The book presents a novel view on physical reality, which focuses on the fabric of space as the source of that reality. It encapsulates all major theories in physics in a single framework of logic. Those theories include general relativity, quantum theory, string theory and loop quantum gravity. It does so by introducing a hypothesis, which quantises the fabric of space and defines its quanta as massless elementary particles that give rise to matter, energy and time. The pinnacle of success of the hypothesis is its logical explanation of the structure and workings of the atom and the arrangement of subatomic particles in atoms of different chemical elements.
The book reflects the author’s perspective on physical reality as a structural design engineer, who has the task of designing a universe that produces the phenomena observed in our expanding universe. This is reflected in his approach in presenting his solutions to unanswered questions in physics by graphical illustrations, before relating them to existing theories in mathematics. This approach differs from that of theoretical physicists, who would normally further their theories and arguments through mathematical formalism.
The immediate implication of the hypothesis is that matter, energy and time emerge as properties of space. Following a brief introduction to the book in the first chapter, the author goes on to discuss the concept of physical space in chapter 2. Then in chapter 3, he introduces the concept of quantised space-time as a formal hypothesis.
The most likely structure is identified and defined as 6D manifolds, which can possess mass and electric charge in 4D space-time. In a series of subsections in chapter 3, the author then defines the mechanisms of pair production, the electric charge, magnetic fields, electron and neutrino production, antimatter and the different types of mass that can exist in the space-time. From the proposed structure and mechanics of subatomic particles, he deduces the workings of the hydrogen atom and subsequently the configuration and workings of multinucleon atoms in chapter 4.0. By so doing, he reveals the physical significance of Pauli’s exclusion principle.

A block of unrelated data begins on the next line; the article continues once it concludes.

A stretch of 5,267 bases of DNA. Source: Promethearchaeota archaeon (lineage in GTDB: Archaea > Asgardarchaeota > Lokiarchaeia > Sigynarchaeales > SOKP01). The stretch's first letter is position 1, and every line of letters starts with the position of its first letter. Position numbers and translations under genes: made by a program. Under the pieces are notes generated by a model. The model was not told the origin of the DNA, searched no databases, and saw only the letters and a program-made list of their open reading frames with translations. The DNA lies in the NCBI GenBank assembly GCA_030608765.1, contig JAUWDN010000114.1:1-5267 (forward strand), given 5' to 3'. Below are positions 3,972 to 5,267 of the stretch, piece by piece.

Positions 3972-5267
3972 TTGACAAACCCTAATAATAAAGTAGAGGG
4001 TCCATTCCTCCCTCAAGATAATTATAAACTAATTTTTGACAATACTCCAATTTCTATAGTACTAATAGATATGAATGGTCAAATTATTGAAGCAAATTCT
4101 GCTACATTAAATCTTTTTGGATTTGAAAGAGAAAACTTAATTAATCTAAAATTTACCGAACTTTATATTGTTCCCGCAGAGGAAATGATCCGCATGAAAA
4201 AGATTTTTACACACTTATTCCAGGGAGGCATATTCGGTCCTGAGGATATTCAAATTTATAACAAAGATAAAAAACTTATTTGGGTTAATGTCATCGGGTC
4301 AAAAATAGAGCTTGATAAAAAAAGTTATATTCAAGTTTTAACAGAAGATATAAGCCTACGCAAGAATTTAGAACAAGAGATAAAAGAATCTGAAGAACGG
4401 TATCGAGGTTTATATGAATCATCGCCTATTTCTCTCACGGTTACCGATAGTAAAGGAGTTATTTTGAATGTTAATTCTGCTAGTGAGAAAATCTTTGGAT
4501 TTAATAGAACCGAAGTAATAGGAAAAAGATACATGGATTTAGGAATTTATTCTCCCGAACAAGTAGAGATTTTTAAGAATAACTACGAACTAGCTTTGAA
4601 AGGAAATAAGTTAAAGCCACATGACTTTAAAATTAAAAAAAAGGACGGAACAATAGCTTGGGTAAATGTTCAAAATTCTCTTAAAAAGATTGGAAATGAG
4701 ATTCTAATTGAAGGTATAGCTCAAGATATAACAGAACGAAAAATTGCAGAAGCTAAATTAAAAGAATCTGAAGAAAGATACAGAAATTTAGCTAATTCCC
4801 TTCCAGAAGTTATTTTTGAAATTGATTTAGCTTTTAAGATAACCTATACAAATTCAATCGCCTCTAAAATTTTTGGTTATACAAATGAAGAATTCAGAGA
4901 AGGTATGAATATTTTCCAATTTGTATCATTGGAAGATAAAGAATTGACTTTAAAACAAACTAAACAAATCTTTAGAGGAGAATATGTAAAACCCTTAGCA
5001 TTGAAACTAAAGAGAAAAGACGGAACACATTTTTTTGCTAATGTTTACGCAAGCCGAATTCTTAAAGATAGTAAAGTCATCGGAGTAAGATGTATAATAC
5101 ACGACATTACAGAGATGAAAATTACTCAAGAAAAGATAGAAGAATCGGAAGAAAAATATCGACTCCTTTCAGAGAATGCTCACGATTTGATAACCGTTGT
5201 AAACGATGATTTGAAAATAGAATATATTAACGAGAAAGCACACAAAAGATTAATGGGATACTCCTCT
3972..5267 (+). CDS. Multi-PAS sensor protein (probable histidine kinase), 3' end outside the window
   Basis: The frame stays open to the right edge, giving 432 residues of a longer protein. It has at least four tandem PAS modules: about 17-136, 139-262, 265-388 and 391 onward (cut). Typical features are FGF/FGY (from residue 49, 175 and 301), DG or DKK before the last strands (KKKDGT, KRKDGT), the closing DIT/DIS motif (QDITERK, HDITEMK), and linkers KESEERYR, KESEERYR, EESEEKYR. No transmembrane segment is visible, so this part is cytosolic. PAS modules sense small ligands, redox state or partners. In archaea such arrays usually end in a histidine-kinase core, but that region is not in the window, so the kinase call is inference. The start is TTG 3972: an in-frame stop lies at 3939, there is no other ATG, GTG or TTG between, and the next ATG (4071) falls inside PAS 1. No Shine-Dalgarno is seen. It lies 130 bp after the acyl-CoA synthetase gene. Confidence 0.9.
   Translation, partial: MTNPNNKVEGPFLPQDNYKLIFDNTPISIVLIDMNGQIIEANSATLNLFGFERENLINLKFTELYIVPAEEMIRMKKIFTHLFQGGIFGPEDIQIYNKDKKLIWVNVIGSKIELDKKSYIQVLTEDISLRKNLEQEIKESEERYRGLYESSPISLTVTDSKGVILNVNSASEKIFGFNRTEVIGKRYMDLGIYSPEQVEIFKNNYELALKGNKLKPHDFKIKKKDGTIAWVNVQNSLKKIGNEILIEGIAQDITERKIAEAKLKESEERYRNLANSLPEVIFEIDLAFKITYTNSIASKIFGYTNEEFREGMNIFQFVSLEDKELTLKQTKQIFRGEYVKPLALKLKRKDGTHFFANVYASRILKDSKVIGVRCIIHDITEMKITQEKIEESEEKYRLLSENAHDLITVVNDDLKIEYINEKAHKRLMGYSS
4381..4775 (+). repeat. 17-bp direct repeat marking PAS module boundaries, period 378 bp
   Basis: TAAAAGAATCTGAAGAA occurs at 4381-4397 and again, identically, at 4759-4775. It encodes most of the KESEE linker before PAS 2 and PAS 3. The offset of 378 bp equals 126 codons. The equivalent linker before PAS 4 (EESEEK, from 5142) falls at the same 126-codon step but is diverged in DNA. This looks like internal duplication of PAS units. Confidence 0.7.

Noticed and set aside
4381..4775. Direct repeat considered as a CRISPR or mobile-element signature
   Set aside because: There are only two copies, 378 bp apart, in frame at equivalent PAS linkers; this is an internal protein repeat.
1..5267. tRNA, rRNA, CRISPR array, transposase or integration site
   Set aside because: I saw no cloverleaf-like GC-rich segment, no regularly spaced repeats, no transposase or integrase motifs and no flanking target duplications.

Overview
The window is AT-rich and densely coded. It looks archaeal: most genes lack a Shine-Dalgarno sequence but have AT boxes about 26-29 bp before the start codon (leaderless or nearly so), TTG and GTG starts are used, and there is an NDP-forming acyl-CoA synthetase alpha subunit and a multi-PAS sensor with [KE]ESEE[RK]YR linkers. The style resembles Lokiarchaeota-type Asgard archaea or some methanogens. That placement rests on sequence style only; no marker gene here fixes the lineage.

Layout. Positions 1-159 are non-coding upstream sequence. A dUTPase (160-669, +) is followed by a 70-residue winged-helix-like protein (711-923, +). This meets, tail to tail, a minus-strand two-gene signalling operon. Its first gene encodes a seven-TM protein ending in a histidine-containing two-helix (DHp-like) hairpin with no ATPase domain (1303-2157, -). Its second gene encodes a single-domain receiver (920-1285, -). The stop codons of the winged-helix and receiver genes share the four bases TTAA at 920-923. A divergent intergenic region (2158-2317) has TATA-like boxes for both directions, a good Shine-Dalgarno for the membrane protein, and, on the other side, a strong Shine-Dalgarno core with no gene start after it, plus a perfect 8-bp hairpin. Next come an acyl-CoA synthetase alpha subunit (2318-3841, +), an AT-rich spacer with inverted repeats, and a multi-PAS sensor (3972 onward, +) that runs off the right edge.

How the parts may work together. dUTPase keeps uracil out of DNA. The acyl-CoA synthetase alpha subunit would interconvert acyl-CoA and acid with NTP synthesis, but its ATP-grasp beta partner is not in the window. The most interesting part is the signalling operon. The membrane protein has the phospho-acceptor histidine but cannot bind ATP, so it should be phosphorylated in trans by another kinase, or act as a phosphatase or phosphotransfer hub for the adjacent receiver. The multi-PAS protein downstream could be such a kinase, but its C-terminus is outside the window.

Having defined the nature of mass, he then goes on to interpret E=mc² in light of the hypothesis in chapter 5.0. The mechanics of matter particles is such that their interaction with the fabric of space dictates that they induce gravity in the surroundings and emit electromagnetic waves. These two phenomena he explains in some detail in chapters 6.0 and 7.0 respectively. In chapter 8.0, the author explains the M-theory in the context of the proposed hypothesis. In chapter 9.0— the final chapter, he discusses the implication of the hypothesis on understanding space-time and the phenomena of black holes and worm holes. He then concludes that chapter by considering some quantum mechanical concepts. He explains the nature of the wave-function and the extent of the entanglement of quantum systems, before revealing the reason behind Heisenberg’s uncertainty principle.
The book contains many sketches that illustrate the concepts presented. However, the mathematical content is minimal.
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